I wake and Julien is above me. My wounds are wrapped in long leaves. He dragged me under a tree. Beautiful vegetation, encrusted with splattered mud and brown spots and dying fruit. We must grow accustomed to drinking and breathing the crud of civilization, as has this green life.

“Sister,” he sees my eyes open.

Even surrounded by forest, the size of his rebellion is small. The laws of Aggregate City have followed us into the wild—at the transition ceremony, donors are stripped of their names. To say one afterwards is to reject this destiny.

“Julien.” My voice emerges as a croak and I breathe carefully through the pain. I can feel dehydration from the blood loss. The rain has stopped and it is dark. “We must find water, shelter. How long was I asleep?”

“Not long.”

I see he pushed the pieces of my right arm together, wrapping tightly in layers. He is close over me, keeping pressure on my left leg with one hand, and right shoulder with the other. Nerve endings scream with this necessary pain. I will thank him later. My brother, who has watched the caretakers with the hungry, yellow eyes of a predator bird. They are hazel now, focused. He has grown, since our childhood. Of course. It has been years now, I suppose.

I hope he is still my brother. His hands have never worked the magic of medicine. I remember him, when we were young. The shine in his eyes, watching the specialists prepare us for donorship. Flashing, a beacon against the blanched laboratories. That is the boy I hope he still is, the one who loved his games. Turning biopsies, tests and feedback into strategy contests or bets of chance.

Now, he wears new freedom shyly. He looks down, not at my face. I cannot lift my arms to tilt his chin toward me, so I use this scrap of voice and will him to remember.

“Julien, remember.” He pauses, hands stilled on my leg. “Remember adapt, or die.”

His nostrils flare as if he can breathe in the words. Like the old memories have a scent, but he does not answer.

“Promise me,” I ask. I feel his fingers spasm.

Those words flutter around my head in echoes, fragmenting as my vision swims. Promise, promise, promise me. He bites the top of his lip, thinking, using the pain to clear his mind.

He only shakes his head no. “Not yet.” He steadies himself on a breath and plunges into triage. My control slips and he slaps me awake.

“Not yet,” he says again, but he means something different this time. “You are bleeding too much. Can you move your other arm? Your leg is bleeding the most, here.” He gestures, then guides my hand to feel. He has packed leaves into the hole. A wink of smile lights his face. “Adapt?”

He flattens my palm over the wound. One-handed, he grips a large rock and eases it onto my shoulder to keep some pressure. The pain presents with stunning silver sparkles over my face.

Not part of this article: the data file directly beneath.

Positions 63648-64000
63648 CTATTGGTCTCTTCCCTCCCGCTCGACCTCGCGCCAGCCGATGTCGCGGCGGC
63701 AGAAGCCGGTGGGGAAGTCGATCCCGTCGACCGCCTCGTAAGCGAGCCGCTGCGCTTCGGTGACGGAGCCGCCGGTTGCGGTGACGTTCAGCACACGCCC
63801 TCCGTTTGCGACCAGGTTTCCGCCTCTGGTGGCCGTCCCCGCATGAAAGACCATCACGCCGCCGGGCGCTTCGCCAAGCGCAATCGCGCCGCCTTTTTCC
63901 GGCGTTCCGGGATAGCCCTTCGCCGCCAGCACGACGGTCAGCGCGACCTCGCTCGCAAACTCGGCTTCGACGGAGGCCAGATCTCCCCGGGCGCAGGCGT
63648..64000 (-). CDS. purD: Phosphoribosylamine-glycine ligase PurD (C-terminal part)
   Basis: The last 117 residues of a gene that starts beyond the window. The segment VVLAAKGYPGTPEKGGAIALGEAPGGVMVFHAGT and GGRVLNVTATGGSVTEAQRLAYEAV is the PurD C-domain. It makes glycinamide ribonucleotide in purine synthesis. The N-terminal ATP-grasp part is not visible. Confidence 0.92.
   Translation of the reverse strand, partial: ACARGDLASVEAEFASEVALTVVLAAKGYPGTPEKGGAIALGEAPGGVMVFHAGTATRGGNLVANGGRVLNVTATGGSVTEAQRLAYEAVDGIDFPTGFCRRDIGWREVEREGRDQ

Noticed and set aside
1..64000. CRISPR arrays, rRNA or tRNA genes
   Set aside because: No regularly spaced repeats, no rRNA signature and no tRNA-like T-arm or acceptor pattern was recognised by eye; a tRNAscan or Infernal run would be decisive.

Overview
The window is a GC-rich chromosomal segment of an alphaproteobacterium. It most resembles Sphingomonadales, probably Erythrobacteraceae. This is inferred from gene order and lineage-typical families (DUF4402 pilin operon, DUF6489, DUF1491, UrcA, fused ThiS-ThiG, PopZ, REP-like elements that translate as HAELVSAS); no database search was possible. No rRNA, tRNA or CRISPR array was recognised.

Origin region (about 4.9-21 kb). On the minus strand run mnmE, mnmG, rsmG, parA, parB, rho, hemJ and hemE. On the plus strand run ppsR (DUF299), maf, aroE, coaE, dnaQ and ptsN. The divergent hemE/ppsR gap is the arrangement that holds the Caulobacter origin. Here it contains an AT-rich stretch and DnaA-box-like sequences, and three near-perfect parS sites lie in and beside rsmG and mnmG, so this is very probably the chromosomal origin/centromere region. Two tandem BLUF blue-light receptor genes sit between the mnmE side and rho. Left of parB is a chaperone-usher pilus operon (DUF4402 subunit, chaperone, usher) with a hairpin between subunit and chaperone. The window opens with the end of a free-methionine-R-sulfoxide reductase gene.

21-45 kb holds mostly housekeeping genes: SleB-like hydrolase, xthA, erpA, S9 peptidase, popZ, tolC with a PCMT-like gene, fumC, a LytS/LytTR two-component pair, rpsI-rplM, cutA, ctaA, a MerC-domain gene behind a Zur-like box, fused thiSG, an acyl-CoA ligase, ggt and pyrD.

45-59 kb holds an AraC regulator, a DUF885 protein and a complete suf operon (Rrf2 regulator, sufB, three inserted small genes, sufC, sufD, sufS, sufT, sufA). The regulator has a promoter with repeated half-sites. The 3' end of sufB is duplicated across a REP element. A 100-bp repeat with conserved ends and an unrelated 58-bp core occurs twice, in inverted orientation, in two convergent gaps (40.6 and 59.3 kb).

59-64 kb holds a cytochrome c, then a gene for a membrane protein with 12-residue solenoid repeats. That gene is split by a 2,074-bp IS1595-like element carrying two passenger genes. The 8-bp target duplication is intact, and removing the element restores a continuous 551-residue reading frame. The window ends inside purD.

“Awake! Stay awake.” Another slap, my head rocks with the force of it. “Keep pressure. I need to find water.”

The urgency of necessity divided between preservation to keep blood in, and survival to find water. I need fluid to replace the blood. He stands and is gone.

I do not keep pressure. I do not stay awake. After several minutes, my hand slips into the grass. My mind falters, lulled to sleep by the in and out whistling of my own breath.

I wake to cold water dumped over my head. It is odd to see Julien in a panic. Eyes unblinking, pupil grown large. Contrasting with the pale iris. Yellow, like mine. Only set slanted, narrow, where mine are round. Always serious, my brother. Calculating for his games, measuring outcomes and influences.

I hear his heart booming gently. Such strength, bound only by his fear. I am so used to the mask of flat affect we wore at Aggregate’s facility. I lose focus on him. The repetitive crashing of his voice against my ears jars my brain.

“Shh, Julien,” I try to say. He stops shaking me awake and sticks himself with a needle. I feel an answering prick in my own arm, with the unyielding pressure of his touch. He speaks with someone I don’t know, or else is talking to himself.

“Shh, Julien. They will hear you!” But he has no answer, because my words come out as another pitched whistle of air.

When I wake next, it is with a desperate thirst burning my throat. I am still flat on the ground. The warmth of Julien sitting close permeates the leaves he has heaped over our bodies. It is quiet. A pair of tubes runs between our arms. Vibrating gently with our hearts, one darker than the other. The bright one pulls hydrated life from Julien into me, and the other pushes dull purple sludge back into him. Julien’s warmth, the tubing coils, they remind me of when we were children. A slow drain of resources, and Mother standing above at a great distance. Her face pinched with discontent, flicking the fluid bags with a fingernail to check their progress. Always so unhappy. Like a dream, the boy that was Julien coalesces from swirls of memory. Dark circles under his eyes, yet vibrant. Arms and head thrown back against my nightmares, he is fierce and bold and is saving me.

I jerk awake again. The irony of life, when I always want to protect him.